Vision has always been an issue for me. For as long as I can remember, I have had strong glasses and “issues” with my physical sight. My parents first had me tested when I was sitting inches away from the television. I remember wearing prisms on my glasses because I had a “lazy” eye; but just the magnification required in my prescription is obvious and has been since I was very young. I suppose it’s just part of my identity. My nickname was “blind man” in high school—I don’t remember resenting it necessarily; although, I did get contacts as soon as I possibly could.
The Bible has a lot to say about vision. One common theme is the idea that we can have eyes but not really see. Man, I can relate to that! I couldn’t tell you scientifically why my physical eyes don’t work so well without correction. According to Jesus, the eyes that see God are connected to the purity of our heart.
Blessed are the pure in heart, for they shall see God (Matthew 5:8)
Jesus also said that a hardened heart contributes to this condition of having eyes that don’t see (Mark 8:17). I’ve always been sure that I didn’t want to have a hardened heart, but what are the things that lead us there? What hardens our hearts? What keeps us from seeing?
My heart is often hardened by selfishness. “What’s in it for me?” “When do I get my chance?” “I deserve (whatever I decide is best for this particular moment).” Selfishness centers on what I think I deserve and what I have a right to. It leads me away from the great commandment and the Golden Rule. It devastates intimacy with God and replaces it with a kind of self-appeasement (I wouldn’t even call it nurturing because, in the end, it’s not that good for me).
My heart is also hardened by judgmentalism. Someday, I hope this isn’t on my list—but today and yesterday, and the day before I struggled with this unholy, unnecessary, unfruitful practice that does nothing but harden my heart, destroy my witness and cloud my ability to see God in every situation. Maybe it’s where I start. In my mind, I want to notice those things that are askew and bring attention to them. But maybe, like Paul, I need to pray that I will see with the eyes of my heart (Ephesians 1:18) instead of just my ocular senses and my judgmental reasoning.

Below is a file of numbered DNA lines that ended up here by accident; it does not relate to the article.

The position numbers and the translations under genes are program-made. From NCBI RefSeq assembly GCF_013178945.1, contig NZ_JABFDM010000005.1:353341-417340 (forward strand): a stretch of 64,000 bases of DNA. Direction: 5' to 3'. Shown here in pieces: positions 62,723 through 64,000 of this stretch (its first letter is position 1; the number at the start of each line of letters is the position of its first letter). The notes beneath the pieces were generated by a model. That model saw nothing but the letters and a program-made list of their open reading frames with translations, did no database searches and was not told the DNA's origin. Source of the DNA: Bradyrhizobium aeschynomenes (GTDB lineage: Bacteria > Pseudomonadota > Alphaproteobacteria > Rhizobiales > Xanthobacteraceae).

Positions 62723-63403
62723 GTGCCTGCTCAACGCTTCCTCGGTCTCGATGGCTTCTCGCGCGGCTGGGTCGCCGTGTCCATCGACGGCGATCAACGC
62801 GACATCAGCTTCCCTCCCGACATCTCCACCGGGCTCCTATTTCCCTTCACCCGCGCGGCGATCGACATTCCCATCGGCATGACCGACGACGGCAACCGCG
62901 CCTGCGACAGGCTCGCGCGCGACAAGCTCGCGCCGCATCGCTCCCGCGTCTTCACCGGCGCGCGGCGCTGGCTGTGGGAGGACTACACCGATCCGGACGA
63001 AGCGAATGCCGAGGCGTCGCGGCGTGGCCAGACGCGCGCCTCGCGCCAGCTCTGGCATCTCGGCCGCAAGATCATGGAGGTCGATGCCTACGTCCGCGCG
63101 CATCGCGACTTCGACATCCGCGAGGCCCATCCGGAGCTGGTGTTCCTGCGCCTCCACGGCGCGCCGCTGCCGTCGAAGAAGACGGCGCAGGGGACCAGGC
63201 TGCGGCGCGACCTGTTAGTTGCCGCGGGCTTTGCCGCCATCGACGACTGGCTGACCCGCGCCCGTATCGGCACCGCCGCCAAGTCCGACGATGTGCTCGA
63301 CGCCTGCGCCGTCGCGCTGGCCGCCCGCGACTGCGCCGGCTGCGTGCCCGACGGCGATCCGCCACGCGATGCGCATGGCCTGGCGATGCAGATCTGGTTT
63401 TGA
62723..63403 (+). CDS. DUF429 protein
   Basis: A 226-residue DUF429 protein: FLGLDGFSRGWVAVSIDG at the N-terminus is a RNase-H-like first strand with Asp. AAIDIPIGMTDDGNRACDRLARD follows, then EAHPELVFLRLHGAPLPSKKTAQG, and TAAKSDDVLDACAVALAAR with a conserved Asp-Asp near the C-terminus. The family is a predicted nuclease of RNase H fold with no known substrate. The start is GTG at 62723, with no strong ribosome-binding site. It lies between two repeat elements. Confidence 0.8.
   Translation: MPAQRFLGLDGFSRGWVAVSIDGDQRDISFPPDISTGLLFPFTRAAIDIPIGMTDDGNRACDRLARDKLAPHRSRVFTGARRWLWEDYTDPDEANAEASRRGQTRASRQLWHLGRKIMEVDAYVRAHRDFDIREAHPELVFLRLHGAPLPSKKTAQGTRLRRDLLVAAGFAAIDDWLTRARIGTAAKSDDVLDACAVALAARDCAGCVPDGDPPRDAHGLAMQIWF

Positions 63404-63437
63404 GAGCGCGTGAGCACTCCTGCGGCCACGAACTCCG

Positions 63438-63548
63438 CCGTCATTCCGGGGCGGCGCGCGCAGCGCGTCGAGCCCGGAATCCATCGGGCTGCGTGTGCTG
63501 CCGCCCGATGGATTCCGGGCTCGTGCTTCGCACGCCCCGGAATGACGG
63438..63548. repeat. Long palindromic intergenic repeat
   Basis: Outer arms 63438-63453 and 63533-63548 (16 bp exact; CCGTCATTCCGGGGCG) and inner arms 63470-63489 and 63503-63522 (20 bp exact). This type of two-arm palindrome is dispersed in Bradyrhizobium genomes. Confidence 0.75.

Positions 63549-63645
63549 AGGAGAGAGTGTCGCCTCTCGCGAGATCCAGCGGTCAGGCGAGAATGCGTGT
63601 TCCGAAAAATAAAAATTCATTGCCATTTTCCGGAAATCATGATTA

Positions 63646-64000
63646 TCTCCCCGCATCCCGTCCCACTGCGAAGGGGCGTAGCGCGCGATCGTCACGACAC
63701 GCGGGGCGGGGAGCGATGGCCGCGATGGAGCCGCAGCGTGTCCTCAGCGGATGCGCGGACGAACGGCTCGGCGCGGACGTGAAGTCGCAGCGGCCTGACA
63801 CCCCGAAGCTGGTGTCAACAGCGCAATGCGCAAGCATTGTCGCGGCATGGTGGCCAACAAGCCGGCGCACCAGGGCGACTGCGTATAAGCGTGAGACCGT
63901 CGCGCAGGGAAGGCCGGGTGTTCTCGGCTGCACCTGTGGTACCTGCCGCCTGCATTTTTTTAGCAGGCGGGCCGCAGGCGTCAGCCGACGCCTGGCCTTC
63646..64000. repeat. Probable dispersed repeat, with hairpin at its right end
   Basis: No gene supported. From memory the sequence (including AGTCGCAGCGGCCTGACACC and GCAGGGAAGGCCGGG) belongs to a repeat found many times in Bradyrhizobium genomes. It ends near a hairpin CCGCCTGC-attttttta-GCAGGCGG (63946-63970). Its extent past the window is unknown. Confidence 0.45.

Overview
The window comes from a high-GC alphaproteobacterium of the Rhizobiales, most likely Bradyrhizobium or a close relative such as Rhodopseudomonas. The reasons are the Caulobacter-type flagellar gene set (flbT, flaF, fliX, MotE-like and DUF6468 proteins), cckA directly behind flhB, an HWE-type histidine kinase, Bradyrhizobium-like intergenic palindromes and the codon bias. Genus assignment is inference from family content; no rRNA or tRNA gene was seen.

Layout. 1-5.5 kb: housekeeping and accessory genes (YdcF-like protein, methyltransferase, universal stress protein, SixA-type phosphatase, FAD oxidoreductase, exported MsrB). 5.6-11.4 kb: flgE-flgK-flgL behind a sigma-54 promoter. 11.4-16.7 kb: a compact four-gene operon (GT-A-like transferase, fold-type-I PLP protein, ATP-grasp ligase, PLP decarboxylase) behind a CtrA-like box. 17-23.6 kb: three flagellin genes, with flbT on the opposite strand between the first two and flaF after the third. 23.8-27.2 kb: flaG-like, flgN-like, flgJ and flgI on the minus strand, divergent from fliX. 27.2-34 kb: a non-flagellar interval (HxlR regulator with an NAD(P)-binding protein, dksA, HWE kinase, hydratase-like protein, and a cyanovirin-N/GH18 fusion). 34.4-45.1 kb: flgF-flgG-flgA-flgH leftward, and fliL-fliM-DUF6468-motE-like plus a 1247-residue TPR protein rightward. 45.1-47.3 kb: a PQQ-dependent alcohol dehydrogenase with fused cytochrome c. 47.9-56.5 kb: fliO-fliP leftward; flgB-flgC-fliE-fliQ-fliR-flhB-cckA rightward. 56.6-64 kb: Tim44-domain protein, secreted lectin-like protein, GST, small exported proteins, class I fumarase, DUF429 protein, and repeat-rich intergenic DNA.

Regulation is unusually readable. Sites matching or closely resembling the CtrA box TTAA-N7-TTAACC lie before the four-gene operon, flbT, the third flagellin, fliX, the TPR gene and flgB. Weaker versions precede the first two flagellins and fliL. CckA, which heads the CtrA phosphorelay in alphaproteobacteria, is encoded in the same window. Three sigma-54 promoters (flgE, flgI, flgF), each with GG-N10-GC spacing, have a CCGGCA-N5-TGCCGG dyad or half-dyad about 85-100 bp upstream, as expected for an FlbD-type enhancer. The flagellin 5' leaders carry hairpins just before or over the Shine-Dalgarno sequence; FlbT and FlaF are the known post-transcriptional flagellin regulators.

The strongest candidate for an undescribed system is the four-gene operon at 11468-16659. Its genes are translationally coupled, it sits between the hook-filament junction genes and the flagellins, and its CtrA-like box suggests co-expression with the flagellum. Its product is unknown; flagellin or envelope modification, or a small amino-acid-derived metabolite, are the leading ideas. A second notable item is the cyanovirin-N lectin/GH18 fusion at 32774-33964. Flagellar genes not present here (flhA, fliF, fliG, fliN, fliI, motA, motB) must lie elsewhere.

My heart may also be hardened by busyness. I’m challenged to live a more quiet and contemplative life, but I’m also excited by a life of activity. This is certainly a balance between productivity, accomplishment, sincerity, purpose, and soul care (and probably a dozen other things). I’m challenged to imagine a life that is led by what my heart knows is right instead of what excited me most recently. I think this would be something like seeing more clearly.
When David said, “Create in me a clean heart,” he was using the same language as Jesus. David sensed that he couldn’t change his behavior until he changed what he saw and somehow was able to understand that seeing begins with the heart. He needed to be pure in heart to see God. Brian Zahnd, in Beauty Will Save the World, describes this as “clean windows in their soul.” I long for this clear vision in my heart much like I long to have 20/20 vision in my eyes.
You see, when our hearts are pure, we see God not just eventually, but presently. When our hearts are pure, we see God first in ourselves. Recognizing God’s leading and teaching and correction in our lives becomes a reality, not just a hope. Stripped of our self-interest, we see how God wants to interact with us much like the Father, Son and Spirit exist in perfect harmony. A pure heart guides us to better awareness and stronger vision of God’s activity in and around us.
Seeing God in ourselves is important. Seeing God in others is probably life-changing. A pure heart helps us consider the needs, motivation and struggles of others before we rush to make judgments and pronounce verdicts. In fact, when our hearts are pure, we can give up the need to change people and understand that God can and will change their lives. Oh, that we could be pure in heart enough to see through the eyes of Jesus—eyes of compassion—eyes of love—eyes of grace!
So, we see God in ourselves and in others—what is left? Oh, just everything else, right? When we are pure in heart, we also see the rest of the world—we see God in creation. In our modern world, it’s easy to ignore that God formed us from the dust of the ground and He is intimately involved in creation. The pure in heart see that God is interested in the care and comfort of everything He created. Ever thing that we have categorized as “resources” were handcrafted by God. They are not just to be “used” they are to be cared for. A pure heart can see this! It sees God in creation.
For years, pastors have admonished us to change what we look at. There is obviously some truth to this. We should guard our hearts and, to some degree, measure what we see. But, most likely what is most important is to change how we see what we look at. We can’t change those things by judging or condemning them and we can’t always avoid them. We need new vision to see things differently! We need vision that can see God in every circumstance! New vision—vision that sees God–comes from a pure heart!